"That's hundreds of City workers encouraged to take off work to participate in the protest against 'the establishment.' But aren't the Mayor and her Administration part of the establishment they are paying City employees to protest? Is it the City's intention to have City employees on both sides of a skirmish line?"
The letter also announced that the entire police force is being called on to work Wednesday, and that the police shutdown of the first Occupy camp on Oct. 25, and staffing the subsequent 1,000-person protest, cost the city more than $1 million.
Are you beginning to get the idea yet? You might ask why is a federal court threatening to take over the Oakland Police Department? Funny you should ask ... and you should.
In February 2003 the City of Oakland agreed to pay nearly $11 million and implement police reforms to settle federal civil rights lawsuits brought by more than 100 people after prosecutors had to dismiss about 90 criminal cases. It all had to do with a few police officers (called the "Riders" working the night shift in one of Oakland's roughest neighborhoods and under pressure from the business community embarrassed by the skyrocketing murder rate - sure the residents were unhappy too but they don't count in Oakland politics) who were charged with beating suspects, wrongfully accusing them of crimes, planting drugs and covering it all up by falsifying police reports.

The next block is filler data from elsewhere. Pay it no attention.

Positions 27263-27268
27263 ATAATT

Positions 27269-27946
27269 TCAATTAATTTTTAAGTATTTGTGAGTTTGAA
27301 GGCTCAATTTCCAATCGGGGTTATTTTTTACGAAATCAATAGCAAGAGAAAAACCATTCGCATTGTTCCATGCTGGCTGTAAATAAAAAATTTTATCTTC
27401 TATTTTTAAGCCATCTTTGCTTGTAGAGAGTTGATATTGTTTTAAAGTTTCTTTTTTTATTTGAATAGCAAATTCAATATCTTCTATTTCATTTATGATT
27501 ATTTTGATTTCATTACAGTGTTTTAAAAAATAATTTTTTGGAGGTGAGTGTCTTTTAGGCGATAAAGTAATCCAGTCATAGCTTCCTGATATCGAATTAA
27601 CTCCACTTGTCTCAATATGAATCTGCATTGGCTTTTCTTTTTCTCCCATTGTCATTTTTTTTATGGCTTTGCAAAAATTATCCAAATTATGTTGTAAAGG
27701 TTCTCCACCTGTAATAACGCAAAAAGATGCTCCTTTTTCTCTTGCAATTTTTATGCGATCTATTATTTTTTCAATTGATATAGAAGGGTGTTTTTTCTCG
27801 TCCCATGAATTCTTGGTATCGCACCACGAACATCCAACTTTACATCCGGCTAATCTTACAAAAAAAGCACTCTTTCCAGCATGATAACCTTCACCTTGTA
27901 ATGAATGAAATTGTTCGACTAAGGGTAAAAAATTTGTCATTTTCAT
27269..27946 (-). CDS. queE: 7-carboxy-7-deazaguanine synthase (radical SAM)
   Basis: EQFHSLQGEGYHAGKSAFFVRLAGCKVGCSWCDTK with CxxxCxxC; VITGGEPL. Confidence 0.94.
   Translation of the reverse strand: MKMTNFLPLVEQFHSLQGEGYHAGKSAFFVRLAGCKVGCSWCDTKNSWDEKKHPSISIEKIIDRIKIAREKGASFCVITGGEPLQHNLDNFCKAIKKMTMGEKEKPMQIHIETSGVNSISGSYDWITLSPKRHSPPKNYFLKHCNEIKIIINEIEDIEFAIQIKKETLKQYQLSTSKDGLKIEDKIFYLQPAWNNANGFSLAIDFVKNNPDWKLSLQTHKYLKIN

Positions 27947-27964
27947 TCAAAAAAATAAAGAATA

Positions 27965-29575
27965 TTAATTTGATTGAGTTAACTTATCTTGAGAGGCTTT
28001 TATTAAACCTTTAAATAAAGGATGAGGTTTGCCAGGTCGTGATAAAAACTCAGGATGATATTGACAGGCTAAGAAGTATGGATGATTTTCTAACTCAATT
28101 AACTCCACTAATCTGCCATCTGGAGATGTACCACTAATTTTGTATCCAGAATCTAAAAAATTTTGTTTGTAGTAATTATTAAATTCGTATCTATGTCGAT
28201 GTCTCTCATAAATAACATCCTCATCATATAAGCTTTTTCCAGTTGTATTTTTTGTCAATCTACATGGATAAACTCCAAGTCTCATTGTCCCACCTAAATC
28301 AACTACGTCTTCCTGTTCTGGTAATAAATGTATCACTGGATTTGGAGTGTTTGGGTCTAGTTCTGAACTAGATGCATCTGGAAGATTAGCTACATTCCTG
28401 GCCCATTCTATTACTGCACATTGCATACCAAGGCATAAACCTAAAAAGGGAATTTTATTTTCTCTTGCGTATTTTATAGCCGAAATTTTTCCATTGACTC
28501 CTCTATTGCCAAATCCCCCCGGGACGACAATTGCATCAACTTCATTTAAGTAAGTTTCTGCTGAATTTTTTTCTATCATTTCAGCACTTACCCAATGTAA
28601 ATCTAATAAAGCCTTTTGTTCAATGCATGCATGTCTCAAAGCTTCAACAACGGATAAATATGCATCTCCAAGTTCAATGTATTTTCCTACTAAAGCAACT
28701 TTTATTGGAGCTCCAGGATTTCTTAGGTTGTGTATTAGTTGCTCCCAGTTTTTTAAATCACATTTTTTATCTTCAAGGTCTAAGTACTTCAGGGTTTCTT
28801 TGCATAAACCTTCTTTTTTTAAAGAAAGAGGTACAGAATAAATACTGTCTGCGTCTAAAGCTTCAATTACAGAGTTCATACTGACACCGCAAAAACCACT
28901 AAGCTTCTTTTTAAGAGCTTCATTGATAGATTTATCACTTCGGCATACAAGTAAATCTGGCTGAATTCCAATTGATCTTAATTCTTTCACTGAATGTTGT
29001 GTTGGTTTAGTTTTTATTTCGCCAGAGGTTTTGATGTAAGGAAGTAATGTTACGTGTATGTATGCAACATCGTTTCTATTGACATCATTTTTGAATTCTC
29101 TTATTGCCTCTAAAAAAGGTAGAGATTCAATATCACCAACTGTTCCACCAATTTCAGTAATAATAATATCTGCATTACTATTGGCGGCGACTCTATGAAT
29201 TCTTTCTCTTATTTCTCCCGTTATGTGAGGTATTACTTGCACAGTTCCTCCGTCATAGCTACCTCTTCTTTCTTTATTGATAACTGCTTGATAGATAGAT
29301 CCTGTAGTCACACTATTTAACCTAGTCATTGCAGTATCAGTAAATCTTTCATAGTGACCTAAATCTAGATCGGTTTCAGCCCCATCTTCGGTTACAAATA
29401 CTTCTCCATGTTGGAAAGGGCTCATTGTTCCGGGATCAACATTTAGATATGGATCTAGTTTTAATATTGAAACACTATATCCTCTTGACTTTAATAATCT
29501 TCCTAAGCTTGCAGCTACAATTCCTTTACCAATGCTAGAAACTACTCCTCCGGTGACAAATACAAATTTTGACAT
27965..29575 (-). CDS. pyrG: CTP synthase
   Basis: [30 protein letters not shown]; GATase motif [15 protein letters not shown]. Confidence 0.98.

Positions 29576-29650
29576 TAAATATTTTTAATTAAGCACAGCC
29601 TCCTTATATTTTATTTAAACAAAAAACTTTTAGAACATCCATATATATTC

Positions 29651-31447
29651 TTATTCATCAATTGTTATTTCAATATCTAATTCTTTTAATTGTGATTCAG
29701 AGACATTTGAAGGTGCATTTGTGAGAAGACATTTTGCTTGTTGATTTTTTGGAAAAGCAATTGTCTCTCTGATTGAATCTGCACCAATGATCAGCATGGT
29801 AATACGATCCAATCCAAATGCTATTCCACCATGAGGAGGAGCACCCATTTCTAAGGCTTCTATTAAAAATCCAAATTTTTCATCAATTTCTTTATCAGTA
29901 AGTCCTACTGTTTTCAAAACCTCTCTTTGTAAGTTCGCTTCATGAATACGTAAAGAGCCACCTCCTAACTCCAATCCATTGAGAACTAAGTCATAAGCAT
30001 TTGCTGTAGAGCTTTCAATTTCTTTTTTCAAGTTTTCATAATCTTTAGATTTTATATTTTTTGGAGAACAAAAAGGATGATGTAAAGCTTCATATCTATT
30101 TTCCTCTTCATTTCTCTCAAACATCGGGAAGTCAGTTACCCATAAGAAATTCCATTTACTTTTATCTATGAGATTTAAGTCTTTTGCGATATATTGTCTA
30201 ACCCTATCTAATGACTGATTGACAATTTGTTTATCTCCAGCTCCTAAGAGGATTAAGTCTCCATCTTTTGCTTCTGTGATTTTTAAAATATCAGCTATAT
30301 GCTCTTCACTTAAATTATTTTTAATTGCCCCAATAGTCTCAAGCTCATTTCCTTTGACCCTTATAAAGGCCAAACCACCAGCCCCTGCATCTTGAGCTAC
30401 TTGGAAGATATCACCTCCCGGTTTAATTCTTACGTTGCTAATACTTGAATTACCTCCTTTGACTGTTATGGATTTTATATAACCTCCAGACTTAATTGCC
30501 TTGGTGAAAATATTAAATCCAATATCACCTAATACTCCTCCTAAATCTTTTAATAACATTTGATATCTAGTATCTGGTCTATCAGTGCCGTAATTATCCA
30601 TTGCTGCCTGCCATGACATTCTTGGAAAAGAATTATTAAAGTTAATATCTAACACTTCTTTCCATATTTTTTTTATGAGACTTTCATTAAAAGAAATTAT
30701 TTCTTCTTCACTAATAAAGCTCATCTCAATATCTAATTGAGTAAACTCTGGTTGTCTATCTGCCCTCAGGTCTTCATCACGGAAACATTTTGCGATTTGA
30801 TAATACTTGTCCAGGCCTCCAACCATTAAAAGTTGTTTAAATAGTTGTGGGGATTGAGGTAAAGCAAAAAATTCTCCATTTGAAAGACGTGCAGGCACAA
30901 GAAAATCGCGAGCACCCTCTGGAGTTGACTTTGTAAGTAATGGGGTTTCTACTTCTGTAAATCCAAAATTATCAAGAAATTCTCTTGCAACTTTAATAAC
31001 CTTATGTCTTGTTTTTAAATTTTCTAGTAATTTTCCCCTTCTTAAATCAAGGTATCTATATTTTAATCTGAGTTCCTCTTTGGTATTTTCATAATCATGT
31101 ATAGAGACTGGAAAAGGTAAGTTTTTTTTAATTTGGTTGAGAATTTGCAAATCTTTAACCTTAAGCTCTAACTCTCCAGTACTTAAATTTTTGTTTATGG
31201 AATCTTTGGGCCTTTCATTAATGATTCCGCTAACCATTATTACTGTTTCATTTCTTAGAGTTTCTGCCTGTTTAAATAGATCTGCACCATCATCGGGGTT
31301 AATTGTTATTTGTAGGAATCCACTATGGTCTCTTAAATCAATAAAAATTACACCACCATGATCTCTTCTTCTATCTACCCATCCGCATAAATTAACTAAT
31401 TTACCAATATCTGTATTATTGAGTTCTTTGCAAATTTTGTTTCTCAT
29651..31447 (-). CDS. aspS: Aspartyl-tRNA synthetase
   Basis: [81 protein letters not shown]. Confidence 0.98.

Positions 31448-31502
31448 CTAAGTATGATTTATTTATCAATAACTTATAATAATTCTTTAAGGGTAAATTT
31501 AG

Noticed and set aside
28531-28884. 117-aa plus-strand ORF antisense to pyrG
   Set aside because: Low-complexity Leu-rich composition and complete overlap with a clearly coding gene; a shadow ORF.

From 1999 to 2007 the Mayor of Oakland was none other than Governor Jerry "Moonbeam" Brown who at the time ran for office as an independent "having left the Democratic Party, blasting what he called the 'deeply corrupted' two-party system."
Continuing from Wikipedia
Prior to taking office, Brown campaigned to get the approval of the electorate to convert Oakland's weak mayor political structure, which structured the mayor as chairman of the city council and official greeter, to a strong mayor structure, where the mayor would act as chief executive over the nonpolitical city manager and thus the various city departments, and break tie votes on the Oakland City Council.